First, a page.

Just before the end of act one the chanting students (some carrying stones) started pounding on the glass doors of the foyer. The front of house manager talked to them — and they demanded that the show stop. If we complied they would not harm anyone.
At about 8.20pm. I was doing Sweet Transvestite in full drag as Frank n Furter and Gino Fabbri was in his Riff Raff outfit, ready to come on stage when the stage manager said to him:
“We have a situation! The audience needs to stay in the theatre.”
As the entire audience was on its feet at the end doing the Time Warp, Gino said to me, “tell them to stay in the theatre”. I did and the audience waited patiently for 20 minutes. As the students became rowdier we led the entire audience, some of whom had real physical challenges, downstairs into the dressing rooms, blacked out the theatre and for the next two hours we waited for security and police to deal with the situation.
Thankfully, we had a policeman in the audience who managed to liaise with the police outside through what seemed to be communication spaghetti. Eventually, the students were dispersed and we could lead the audience out.
The Elizabeth Sneddon Theatre staff were magnificent and the audience was calm and supportive. The students kept their promise and harmed no property and people — but all those people, who had no involvement with the university, were held hostage for two hours. What the story about the delay with the police and the campus security was, I cannot answer for.
We naturally cancelled all future performances at the Sneddon and within 18 hours had arranged a tour of six performances in three venues. I put the story out on FaceBook to try to sell these shows.
The reactions were fascinating. From supportive, to outraged, to ranting racism from white commentators who were not there. And I found that several black students answered with natural outrage at the outpouring of hatred and racism.
I contacted one of those students. Thuthu and I arranged to meet for a coffee to find out what the story was on the other side of the glass door that separated those protesting students from the frightened hostages inside.
Apparently, it boils down to two issues, both standard in South Africa — non-delivery and apparent corruption. So here is my understanding of the gist of the story from the other side.
The government has assigned money to accommodate all students who have qualified to attend university. These students come to Durban to chase the dream of education and employment from as far afield as Mpumalanga and Limpopo. And they arrive to find no accommodation has been arranged or paid for — and they sleep on the grounds of the university. In passages and on the grass, guarding their luggage.
If other students look for these homeless students and offer them accommodation, those helping hands are liable to be fined and expelled from the university. The “housing department” at UKZN has, over the years, apparently failed students repeatedly. Other students have allegedly fallen prey to attack, abuse and exploitation in all of its less salubrious forms while waiting for housing which they understand to have been promised to them.
Then there are stories of students being “sold” accommodation by some housing officials despite the government having already paid for this accommodation. Whether all these stories are true or not, the perception is that the weak and the vulnerable are being exploited — and their only strength is in banding together.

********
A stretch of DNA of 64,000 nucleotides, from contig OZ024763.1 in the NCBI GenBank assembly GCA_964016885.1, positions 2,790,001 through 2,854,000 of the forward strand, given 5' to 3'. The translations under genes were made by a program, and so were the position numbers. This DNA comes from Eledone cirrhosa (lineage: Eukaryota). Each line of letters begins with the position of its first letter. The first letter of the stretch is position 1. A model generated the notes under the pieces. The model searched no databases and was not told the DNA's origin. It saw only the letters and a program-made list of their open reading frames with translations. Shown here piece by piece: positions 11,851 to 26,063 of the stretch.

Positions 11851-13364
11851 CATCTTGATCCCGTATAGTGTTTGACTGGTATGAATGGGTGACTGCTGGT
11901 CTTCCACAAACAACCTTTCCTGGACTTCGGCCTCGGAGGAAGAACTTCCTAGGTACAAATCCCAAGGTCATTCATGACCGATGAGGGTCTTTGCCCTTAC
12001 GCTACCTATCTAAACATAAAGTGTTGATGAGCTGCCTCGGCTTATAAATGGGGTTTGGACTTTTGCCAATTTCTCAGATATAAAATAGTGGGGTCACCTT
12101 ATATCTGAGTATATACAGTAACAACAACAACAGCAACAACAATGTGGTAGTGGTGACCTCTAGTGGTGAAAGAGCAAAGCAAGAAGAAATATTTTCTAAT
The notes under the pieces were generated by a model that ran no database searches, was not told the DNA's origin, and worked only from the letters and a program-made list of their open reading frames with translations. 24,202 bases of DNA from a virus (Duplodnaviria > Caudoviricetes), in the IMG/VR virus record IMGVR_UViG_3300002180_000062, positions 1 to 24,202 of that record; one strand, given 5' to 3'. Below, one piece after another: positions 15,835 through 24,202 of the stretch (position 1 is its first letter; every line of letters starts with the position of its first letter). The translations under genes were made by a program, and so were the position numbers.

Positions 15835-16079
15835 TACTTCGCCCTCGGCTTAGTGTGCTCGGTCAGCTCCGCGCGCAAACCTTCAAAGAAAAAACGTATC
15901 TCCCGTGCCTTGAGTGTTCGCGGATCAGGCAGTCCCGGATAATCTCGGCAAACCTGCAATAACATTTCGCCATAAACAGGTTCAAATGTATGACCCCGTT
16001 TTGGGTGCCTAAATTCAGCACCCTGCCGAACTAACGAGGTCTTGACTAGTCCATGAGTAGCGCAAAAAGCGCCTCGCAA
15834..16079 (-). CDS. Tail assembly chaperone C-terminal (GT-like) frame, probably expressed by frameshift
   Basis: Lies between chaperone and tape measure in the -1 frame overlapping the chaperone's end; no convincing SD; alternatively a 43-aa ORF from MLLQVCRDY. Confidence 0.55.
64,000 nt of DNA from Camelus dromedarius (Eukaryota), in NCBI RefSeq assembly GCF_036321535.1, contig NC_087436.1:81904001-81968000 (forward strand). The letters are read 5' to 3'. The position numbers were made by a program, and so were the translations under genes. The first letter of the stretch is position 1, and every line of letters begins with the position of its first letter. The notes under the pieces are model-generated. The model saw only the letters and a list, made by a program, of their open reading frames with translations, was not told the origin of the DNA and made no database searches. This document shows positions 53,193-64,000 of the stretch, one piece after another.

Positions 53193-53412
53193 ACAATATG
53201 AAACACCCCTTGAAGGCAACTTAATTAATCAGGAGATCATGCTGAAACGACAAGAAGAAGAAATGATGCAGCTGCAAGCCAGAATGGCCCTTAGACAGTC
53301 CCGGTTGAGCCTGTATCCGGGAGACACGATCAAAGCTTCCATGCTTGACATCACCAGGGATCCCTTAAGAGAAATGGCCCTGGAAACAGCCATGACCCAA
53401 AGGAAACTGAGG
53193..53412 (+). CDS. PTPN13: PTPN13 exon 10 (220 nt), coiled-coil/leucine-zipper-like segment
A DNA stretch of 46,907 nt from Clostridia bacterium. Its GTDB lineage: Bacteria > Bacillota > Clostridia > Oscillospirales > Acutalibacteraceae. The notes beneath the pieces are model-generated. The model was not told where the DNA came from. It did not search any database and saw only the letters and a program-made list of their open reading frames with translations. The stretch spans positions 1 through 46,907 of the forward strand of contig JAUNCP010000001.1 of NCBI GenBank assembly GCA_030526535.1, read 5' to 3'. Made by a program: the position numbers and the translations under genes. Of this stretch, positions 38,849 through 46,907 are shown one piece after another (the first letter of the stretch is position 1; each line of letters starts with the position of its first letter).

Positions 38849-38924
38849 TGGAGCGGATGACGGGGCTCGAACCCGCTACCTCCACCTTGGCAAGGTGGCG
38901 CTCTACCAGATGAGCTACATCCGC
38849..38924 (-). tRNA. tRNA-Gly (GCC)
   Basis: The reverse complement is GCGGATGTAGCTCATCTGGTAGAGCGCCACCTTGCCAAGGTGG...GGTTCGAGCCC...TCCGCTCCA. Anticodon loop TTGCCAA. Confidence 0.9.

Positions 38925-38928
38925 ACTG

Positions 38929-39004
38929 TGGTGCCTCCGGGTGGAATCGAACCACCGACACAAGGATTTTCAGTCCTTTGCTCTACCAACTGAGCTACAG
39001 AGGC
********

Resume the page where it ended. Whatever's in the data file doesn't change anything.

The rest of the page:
As a visiting production we had been at the theatre for five days with no disruption, so we were completely unaware of why these students were rioting. The students, most of whom were waiting for a room after two weeks, could see a production happening on a campus which was supposed to be closed.
Now let us not be naive. I am sure that some political activists saw a situation and exploited these first-year students to coordinate a riot. But when money is there, surely a short-term solution for registered students to sleep under shelter is not an impossible task?
Should the students have held us hostage, when all of us have nothing to do with the university, and damage the public’s trust in one of the city’s most important arts venues? No. We had a severely physically challenged wheelchair user and his parents in the audience, who have been deeply traumatised by the incident, and one survivor of a horrendous previous attack has been hospitalised since the event. However, despite the fear on our side, no one was physically hurt and no property was damaged.
But equally, should these young, poor South Africans, who have already overcome sometimes appalling educational conditions, be sleeping with their possessions out in the open in a strange city because they have qualified for a university education? No. They have the right to be angry. There are no winners when it comes down to it.
And for all those people who used this story to rant about undeserving, freeloading students who were “destroying our culture”, amid far more blatant racist attacks — I would ask this question: If students were locked out of their accommodation at Stellenbosch University, and a visiting black show had been closed by student protests — would the reaction have been quite so vehement, or even one quarter as racist?
Of course, there is a third side to this — the UKZN’s version, and I don’t claim to know what happened there — I am sure it is a bureaucratic nightmare. But whatever the reasons, two groups of people were held hostage on Friday night. And we need to work to make sure we always understand the other side — if we are to bridge the divide. DM
Ian von Memerty’s Common and Class is in KwaZulu-Natal this week, Gauteng from 28 February to 2 March, and the Western Cape from 6-11 March.